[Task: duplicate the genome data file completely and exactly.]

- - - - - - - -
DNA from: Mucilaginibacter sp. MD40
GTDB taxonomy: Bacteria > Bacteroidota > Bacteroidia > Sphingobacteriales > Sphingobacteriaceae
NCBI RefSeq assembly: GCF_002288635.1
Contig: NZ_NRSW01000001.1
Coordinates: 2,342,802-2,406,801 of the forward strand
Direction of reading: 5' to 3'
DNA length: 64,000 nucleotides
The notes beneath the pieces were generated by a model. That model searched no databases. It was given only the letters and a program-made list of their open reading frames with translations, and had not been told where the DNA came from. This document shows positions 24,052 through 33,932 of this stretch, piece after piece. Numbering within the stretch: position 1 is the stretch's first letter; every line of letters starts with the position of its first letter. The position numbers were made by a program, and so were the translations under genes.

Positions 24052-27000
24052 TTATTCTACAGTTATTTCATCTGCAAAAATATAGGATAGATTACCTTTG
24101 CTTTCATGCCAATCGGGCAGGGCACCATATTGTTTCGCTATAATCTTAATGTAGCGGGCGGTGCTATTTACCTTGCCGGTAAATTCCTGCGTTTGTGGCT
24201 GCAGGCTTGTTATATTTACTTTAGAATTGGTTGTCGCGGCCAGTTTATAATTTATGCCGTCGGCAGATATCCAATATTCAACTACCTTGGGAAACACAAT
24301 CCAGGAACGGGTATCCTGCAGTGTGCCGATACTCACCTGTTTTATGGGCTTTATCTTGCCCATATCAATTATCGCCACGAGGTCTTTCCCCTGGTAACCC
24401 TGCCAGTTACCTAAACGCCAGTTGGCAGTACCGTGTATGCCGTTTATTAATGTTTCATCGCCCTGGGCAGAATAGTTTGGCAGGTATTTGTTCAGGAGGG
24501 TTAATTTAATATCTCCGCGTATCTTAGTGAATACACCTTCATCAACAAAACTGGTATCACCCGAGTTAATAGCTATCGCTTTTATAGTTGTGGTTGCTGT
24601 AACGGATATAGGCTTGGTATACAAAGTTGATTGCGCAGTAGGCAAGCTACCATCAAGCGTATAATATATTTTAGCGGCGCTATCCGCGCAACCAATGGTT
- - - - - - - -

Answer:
DNA from: Mucilaginibacter sp. MD40
GTDB taxonomy: Bacteria > Bacteroidota > Bacteroidia > Sphingobacteriales > Sphingobacteriaceae
NCBI RefSeq assembly: GCF_002288635.1
Contig: NZ_NRSW01000001.1
Coordinates: 2,342,802-2,406,801 of the forward strand
Direction of reading: 5' to 3'
DNA length: 64,000 nucleotides
The notes beneath the pieces were generated by a model. That model searched no databases. It was given only the letters and a program-made list of their open reading frames with translations, and had not been told where the DNA came from. This document shows positions 24,052 through 33,932 of this stretch, piece after piece. Numbering within the stretch: position 1 is the stretch's first letter; every line of letters starts with the position of its first letter. The position numbers were made by a program, and so were the translations under genes.

Positions 24052-27000
24052 TTATTCTACAGTTATTTCATCTGCAAAAATATAGGATAGATTACCTTTG
24101 CTTTCATGCCAATCGGGCAGGGCACCATATTGTTTCGCTATAATCTTAATGTAGCGGGCGGTGCTATTTACCTTGCCGGTAAATTCCTGCGTTTGTGGCT
24201 GCAGGCTTGTTATATTTACTTTAGAATTGGTTGTCGCGGCCAGTTTATAATTTATGCCGTCGGCAGATATCCAATATTCAACTACCTTGGGAAACACAAT
24301 CCAGGAACGGGTATCCTGCAGTGTGCCGATACTCACCTGTTTTATGGGCTTTATCTTGCCCATATCAATTATCGCCACGAGGTCTTTCCCCTGGTAACCC
24401 TGCCAGTTACCTAAACGCCAGTTGGCAGTACCGTGTATGCCGTTTATTAATGTTTCATCGCCCTGGGCAGAATAGTTTGGCAGGTATTTGTTCAGGAGGG
24501 TTAATTTAATATCTCCGCGTATCTTAGTGAATACACCTTCATCAACAAAACTGGTATCACCCGAGTTAATAGCTATCGCTTTTATAGTTGTGGTTGCTGT
24601 AACGGATATAGGCTTGGTATACAAAGTTGATTGCGCAGTAGGCAAGCTACCATCAAGCGTATAATATATTTTAGCGGCGCTATCCGCGCAACCAATGGTT